1 HOOK/ATTENTION GETTER: If we learn how to count, mom and dad will let us pay for our own items in the store.
Provide enough objects for students to count up to 100 with.
Counting and writing visible numbers.
2 Direct Instruction:
Write the numbers on the board and have student count them, add or subtract it with the objects they have been given; and have them write it down.
Use the objects that you have been given to count the numbers that you see me write on the board. Write your answer down on your paper.
3 GUIDED PRACTICE:
Make sure they know the difference between adding and subtracting, and that they ar.e recognizing the numbers
Make sure you really look at the number and raise your hand if you don't. Make sure you add or subtract the number correctly. Raise your hand if you do know.
4 INDEPENDENT PRACTICE:
Go around the room and make sure that each student are recognizing and are adding and subtracting correctly.
Students should be recognizing what the numbers are and adding and subtracting each problem correctly on their own.
5 Wrap Up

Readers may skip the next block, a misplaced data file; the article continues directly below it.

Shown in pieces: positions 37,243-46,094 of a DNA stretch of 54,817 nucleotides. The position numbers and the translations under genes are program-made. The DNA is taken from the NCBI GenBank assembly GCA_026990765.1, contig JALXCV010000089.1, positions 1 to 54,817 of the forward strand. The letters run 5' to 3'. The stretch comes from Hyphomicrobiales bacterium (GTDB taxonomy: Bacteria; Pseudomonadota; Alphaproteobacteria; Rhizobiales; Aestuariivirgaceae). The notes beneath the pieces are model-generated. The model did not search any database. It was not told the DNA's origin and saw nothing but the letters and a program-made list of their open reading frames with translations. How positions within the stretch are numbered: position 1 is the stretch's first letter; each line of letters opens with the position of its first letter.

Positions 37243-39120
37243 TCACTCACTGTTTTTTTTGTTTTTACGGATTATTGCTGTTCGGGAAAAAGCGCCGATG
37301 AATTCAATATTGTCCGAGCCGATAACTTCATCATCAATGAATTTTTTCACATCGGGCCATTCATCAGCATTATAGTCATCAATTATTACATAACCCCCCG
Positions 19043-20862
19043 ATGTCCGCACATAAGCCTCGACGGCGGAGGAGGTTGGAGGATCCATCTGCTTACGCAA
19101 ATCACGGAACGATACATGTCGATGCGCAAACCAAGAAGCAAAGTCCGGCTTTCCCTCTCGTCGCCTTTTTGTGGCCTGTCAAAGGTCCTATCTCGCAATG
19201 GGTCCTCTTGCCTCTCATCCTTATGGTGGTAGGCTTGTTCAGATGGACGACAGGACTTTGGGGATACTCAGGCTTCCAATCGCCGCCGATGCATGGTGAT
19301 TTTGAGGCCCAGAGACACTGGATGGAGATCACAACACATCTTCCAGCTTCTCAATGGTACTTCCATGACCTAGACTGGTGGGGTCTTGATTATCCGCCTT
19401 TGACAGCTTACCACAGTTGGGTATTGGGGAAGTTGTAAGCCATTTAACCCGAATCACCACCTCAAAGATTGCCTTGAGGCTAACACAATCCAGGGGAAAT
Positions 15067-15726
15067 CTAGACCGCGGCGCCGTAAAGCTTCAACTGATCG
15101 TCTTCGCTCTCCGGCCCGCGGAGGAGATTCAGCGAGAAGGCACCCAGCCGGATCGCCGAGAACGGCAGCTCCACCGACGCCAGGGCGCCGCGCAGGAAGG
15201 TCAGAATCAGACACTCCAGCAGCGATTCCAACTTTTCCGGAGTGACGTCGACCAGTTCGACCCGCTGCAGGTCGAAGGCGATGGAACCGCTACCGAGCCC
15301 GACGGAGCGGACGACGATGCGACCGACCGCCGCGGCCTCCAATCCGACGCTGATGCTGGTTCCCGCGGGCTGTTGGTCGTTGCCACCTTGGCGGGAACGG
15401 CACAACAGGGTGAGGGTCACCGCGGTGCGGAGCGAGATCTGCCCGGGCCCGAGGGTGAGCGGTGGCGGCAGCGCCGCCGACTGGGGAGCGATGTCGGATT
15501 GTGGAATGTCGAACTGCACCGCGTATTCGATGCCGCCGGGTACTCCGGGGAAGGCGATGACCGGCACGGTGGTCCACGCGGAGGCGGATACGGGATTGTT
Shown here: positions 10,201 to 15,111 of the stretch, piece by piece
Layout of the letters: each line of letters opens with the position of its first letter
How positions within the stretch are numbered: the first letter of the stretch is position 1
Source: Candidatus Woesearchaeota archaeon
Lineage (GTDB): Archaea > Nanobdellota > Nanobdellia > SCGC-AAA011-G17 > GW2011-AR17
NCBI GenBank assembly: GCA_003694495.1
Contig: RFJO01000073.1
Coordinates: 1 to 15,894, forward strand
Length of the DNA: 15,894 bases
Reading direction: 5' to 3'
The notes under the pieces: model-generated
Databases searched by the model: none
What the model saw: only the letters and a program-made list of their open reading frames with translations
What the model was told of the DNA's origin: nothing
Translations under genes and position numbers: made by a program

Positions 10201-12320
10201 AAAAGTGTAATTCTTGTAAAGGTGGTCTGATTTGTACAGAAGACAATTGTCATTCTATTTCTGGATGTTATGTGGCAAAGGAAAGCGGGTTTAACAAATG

Call out each student's name and have them verbally state the number on the board, collect all the objects, and plan to have students count with money next lesson.
Each student should be able to verbally state the numbers allowed and add or subtract when asked.
Key Standards Supported
Counting And Cardinality
Count to 100 by ones and by tens.
Count forward beginning from a given number within the known sequence (instead of having to begin at 1).
Write numbers from 0 to 20. Represent a number of objects with a written numeral 0-20 (with 0 representing a count of no objects).
Understand the relationship between numbers and quantities; connect counting to cardinality.
When counting objects, say the number names in the standard order, pairing each object with one and only one number name and each number name with one and only one object.
Understand that the last number name said tells the number of objects counted. The number of objects is the same regardless of their arrangement or the order in which they were counted.
Understand that each successive number name refers to a quantity that is one larger.
Count to answer “how many?” questions about as many as 20 things arranged in a line, a rectangular array, or a circle, or as many as 10 things in a scattered configuration; given a number from 1–20, count out that many objects.
Identify whether the number of objects in one group is greater than, less than, or equal to the number of objects in another group, e.g., by using matching and counting strategies.1
Compare two numbers between 1 and 10 presented as written numerals.